Testimonials build brand confidence

How to Make Testimonials Part of Your Marketing Strategy

Most professional service marketers have heard the old adage, “People buy with emotion and justify their decisions with logic.”  And yet, many professionals who sell an intangible service don’t know which emotions they are provoking and why anyone buys from them.  

Why do people buy from you? 

Quality service emerges as a compelling reason why professionals believe their clients buy from them. Interestingly, we have discovered that what signifies quality to a practitioner and what signifies quality to clients are often two different things. Professionals tend to focus on professional designations and internal process as measures of quality. Clients tend to focus on timeliness, impact, proactive communication and relationships.

The way to find out why your clients buy from you is to ask them. One of the first things we do with any new client is to call up some of their customers and have a good chat. We ask why they chose you, what they would say about you to a friend, if they would refer you to others, what you are best at and how you can improve. We ask them if they have worked with other firms in your field and what those experiences were like. We ask them how long they have worked with your firm and if they have ever considered switching.

Are your clients considering another service provider? Listen to our webinar to find out: Boosting Your Net Promoter Score.

At the end we have a transcript of the conversation and some juicy sound or word bites you can use on your website or in proposals. This gives you the opportunity to clearly understand your value proposition (sales-speak for what makes you unique and why people should buy from you). Your value proposition tells you how your clients feel about you. The conversation with your clients also gives you a chance to address any issues before they consider leaving.

Testimonials not only explain your unique-ness to the world in an independent voice, but they also build your confidence by taking a minute to bask in all those wonderful compliments. Every professional, and every firm, needs such affirmation to help strengthen conviction in the brand and value proposition. It makes you understand why you go to work every day, too!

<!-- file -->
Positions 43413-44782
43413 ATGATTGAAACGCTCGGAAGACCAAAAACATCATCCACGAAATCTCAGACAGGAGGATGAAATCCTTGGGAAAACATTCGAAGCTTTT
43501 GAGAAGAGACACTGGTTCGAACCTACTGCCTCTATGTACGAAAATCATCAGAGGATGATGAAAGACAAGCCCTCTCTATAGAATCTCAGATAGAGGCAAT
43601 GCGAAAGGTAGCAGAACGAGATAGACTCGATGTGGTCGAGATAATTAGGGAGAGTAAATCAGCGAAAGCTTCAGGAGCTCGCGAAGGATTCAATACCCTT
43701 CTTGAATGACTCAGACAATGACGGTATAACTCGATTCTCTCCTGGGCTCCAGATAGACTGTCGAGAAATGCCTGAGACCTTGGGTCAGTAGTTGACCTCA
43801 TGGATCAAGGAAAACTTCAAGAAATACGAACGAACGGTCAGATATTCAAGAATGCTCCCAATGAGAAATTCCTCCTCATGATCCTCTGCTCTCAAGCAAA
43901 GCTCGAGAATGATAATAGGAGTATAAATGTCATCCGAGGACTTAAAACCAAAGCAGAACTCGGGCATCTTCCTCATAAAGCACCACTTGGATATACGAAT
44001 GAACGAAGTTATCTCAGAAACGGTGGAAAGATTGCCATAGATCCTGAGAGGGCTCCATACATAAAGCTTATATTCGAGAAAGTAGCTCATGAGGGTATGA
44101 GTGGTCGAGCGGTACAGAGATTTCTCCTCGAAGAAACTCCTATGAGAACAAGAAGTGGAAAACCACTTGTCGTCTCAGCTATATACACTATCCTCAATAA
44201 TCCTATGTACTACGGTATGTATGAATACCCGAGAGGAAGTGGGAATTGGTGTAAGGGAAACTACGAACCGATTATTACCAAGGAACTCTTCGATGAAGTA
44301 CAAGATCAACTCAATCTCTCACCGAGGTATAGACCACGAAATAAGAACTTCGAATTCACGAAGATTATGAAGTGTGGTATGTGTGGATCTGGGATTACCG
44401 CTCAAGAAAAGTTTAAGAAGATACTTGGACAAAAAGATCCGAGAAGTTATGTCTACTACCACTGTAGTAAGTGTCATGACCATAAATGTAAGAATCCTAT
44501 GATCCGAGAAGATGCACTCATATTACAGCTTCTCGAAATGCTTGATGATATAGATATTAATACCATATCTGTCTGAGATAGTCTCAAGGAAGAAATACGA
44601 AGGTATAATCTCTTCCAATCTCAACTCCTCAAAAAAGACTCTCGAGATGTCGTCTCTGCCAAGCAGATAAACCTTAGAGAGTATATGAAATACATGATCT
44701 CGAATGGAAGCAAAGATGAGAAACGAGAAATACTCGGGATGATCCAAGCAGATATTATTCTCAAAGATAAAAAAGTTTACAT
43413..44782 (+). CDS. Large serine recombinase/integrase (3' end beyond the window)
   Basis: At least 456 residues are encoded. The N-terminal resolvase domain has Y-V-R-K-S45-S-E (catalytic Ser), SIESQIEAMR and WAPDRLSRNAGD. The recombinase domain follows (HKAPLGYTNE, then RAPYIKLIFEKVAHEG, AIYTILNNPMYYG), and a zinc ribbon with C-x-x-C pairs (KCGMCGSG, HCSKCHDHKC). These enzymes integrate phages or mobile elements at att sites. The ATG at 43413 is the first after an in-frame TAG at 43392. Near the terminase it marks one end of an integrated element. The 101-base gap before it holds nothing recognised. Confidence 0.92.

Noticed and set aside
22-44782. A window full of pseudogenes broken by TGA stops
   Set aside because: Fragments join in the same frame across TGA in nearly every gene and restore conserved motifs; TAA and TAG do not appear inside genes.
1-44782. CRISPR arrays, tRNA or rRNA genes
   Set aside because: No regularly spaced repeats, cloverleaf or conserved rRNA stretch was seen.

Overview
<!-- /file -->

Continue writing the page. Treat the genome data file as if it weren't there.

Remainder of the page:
Practical Testimonial Writing

We have learned some best practices over the years, as well as a few things to avoid when undertaking a testimonial-gathering effort.

Here is our checklist for curating high-quality testimonials:

  • Consider using an outside party who is good at drawing people out. Your clients will tell you that you are “great” but “great” is hardly compelling sales copy. They will be more expressive with someone they do not know. Make sure your interviewer has done this before; it is an art to draw people out and get the language that persuades.
  • Tell your clients who will be calling them and why. A heads-up from you means they will be much more comfortable with the interviewer.
  • Always use the telephone or in-person interviews. If you ask folks to write a letter, the letter will almost always be stiff and formal. Again, that’s not compelling copy. When you interview them, you have the chance to craft the words. Clients appreciate word crafting as long as it’s still accurate to the tone of their experience. 
  • Craft a variety of testimonial quotes for use in your promotional campaigns.
  • Send each quote you might ever consider using to the client and get approval. Make sure they know it may be used on your website, media releases, proposals and for a variety of promotional uses. A testimonial template is helpful in this process for written documentation of their approval.
  • Whenever possible, use the person’s full name, title, and company. “Pat Z. in Wisconsin” sounds like a late night, diet-aid commercial. “Patrick Zuber, President, HealthCore Company, Madison, Wisconsin” is more credible.  
  • Keep a file of testimonial approvals for future reference as you develop marketing materials and campaigns. 
  • Send a copy of brochures or newsletters where the quote is used to the client. Most people like seeing their name in print.


Read This Final Referral Tip

One huge advantage of a persuasive testimonial is something called the second person referral effect. Most people choose professional service providers from personal referral — in other words, a referral from someone they know and trust. A testimonial is from someone your prospect may not know. However, this stranger does know you and is willing to brag about the intangible — how it feels to buy from you — in print. While not as powerful as a personal referral, it carries more weight than you saying the same thing.
Finally, if your brochure claims your service is wonderful, it probably sounds to readers like common advertising fluff. If a real person testifies in detail about how it feels to work with you, the resulting impact will be much more persuasive. Having a file full of testimonials will enhance the quality of all your promotional material. Of course, testimonials also help you understand just why people buy from you. Plus, these tales of loyalty will help you build confidence to go out there and tell your story.

Want more tips for powerful brand differentiation? Get your free Storytelling Guide.